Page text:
I spoke with a friend last week, a man who has shown godly perseverance through a lot of health problems. But now he’s facing a new problem: his kids are suffering chronic pain. This has been tough on his family, he admitted to me, and tough on his faith.
In situations like this, it’s hard to know what to think. Our minds play tug-of-war. How should we view this situation? How should we pray? One the one side, perhaps we should believe that God will do great things to bring this family out of their affliction. The Bible tells us that life in Christ is a victorious life, that we have been redeemed from the curse of sin and have become partakers of the new creation. Christ in fact encourages us to expect great new things from God and promises to give us good gifts. Should we pray in faith that God would remove this suffering from their lives?
Yet, feeling a tug from the other side, I wonder, “But maybe that isn’t God’s will. Isn’t he supposed to use our suffering sometimes?”
Correctly “realizing” our eschatology
It’s here that I think the apostle Paul would step in and temper our perspective on the Christian life. Sometimes believing that Christ will triumph over our difficulties by removing them is the right response to suffering, but sometimes it isn’t. Here’s what Paul says in Romans 8:
For in hope we have been saved, but hope that is seen is not hope; for who hopes for what he already sees? But if we hope for what we do not see, with perseverance we wait eagerly for it. (Romans 8:24-25)
He’s talking here about suffering, that fact that in order to be glorified with Christ we must “suffer with him” (8:17). He says that the whole creation is groaning in bondage to corruption with the hope that it will be set free one day into the glory of God’s children. And not only is the creation groaning, but we are also groaning, “even though we have the first fruits of the Spirit, waiting for our adoption as sons, the redemption of our body” (8:24).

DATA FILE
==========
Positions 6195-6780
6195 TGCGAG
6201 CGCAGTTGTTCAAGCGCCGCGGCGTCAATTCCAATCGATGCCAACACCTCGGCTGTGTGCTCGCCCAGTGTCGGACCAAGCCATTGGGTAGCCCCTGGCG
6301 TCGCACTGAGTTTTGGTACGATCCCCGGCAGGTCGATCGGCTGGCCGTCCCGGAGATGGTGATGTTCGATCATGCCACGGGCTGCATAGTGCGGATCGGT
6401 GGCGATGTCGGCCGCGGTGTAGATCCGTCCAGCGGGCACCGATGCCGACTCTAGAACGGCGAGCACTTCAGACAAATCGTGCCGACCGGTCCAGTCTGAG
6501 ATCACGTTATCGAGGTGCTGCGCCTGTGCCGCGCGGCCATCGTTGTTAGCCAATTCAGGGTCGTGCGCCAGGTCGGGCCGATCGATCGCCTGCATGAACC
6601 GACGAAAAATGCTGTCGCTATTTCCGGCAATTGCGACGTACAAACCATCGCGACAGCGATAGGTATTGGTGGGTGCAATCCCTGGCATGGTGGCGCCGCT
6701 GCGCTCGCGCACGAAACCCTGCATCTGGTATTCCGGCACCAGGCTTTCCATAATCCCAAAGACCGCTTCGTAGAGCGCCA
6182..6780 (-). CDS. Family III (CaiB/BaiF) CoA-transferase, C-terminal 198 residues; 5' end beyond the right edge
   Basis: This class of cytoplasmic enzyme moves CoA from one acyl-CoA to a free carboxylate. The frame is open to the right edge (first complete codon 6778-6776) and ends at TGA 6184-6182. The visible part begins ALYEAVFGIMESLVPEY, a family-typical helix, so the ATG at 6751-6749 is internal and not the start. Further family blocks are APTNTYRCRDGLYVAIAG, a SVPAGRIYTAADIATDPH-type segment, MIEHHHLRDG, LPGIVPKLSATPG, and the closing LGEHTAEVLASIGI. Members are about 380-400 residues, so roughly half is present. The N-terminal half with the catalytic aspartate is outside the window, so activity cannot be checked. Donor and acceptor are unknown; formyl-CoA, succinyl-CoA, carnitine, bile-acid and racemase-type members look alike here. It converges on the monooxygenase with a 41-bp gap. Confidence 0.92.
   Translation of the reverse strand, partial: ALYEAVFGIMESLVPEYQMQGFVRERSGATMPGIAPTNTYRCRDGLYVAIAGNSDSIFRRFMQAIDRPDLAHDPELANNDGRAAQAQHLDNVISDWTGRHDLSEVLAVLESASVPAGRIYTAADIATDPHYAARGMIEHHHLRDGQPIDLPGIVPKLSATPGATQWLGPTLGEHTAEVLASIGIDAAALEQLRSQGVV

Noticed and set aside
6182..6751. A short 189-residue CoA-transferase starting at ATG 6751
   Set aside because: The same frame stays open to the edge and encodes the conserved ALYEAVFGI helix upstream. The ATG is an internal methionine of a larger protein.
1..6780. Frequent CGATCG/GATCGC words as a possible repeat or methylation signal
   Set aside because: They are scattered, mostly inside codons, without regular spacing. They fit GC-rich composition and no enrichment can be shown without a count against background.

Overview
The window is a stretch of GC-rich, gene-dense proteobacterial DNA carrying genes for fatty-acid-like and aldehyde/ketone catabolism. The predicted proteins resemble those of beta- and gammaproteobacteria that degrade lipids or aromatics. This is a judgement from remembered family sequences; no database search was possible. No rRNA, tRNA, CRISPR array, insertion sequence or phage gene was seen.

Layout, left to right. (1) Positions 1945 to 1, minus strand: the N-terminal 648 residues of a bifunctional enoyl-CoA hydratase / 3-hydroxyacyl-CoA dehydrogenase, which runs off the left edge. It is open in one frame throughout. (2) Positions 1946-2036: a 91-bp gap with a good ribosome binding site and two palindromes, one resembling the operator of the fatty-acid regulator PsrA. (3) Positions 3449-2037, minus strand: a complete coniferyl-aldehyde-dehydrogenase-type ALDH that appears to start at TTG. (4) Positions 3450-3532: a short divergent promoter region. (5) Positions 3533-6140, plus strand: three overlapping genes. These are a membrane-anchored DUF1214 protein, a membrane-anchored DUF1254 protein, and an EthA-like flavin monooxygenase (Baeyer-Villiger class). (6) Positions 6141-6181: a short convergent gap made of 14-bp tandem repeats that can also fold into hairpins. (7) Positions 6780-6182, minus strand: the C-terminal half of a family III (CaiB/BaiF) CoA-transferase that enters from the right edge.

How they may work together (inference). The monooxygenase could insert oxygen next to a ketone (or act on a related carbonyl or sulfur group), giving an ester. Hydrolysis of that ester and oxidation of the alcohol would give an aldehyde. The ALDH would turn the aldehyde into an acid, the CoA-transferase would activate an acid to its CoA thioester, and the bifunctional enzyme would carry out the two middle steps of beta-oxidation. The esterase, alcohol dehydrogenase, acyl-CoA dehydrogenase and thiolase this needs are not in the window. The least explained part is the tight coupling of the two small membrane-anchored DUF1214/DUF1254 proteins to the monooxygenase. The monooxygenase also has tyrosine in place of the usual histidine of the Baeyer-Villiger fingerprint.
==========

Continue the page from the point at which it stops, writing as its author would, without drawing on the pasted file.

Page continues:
That’s when he says this thing about being saved “in hope.” “But hope which is seen is not hope . . .” The argument works something like this: If it’s Wednesday, and I get paid on Friday, I have the hope that I will receive a paycheck. What I hope for is not yet a reality, so I hope for it. But if it’s Saturday and I’ve already been paid, I can no longer hope, because my hope has already become a reality.
Just so with our salvation. We have indeed been saved, but we have been saved in hope. That means that there is still an element of our salvation that is not yet a reality. We have the firstfruits of the Spirit, and that is a wonderful thing, but the Spirit is still only the firstfruits of what we look forward to.
You might say that Paul is keeping us from “overrealizing our eschatology.” That is to say, he doesn’t want us to think that our future (eschatological) hope is already fully realized in our lives. There’s still a lot left to hope for.
If this is true, we should expect to suffer. God has not yet fully delivered us from this groaning world. We live in a period of overlap between suffering and glory, the old and the new. And sometimes God will emphasize in our lives his salvation from our suffering and sometimes he will leave us in our suffering to hope for the future.
Nothing can separate us from the love of God
But there is one thing we can be confident about in every circumstance. God loves us and works in all our circumstances—easy or difficult—to achieve his goals for us. As Paul famously states next, “And we know that God causes all things to work together for good to those who love God, to those who are called according to his purpose” (8:28).
Is there any affliction that can separate us from Christ’s love? No. In every one of our difficulties (and not always over them), we are more than conquerors through him who loved us.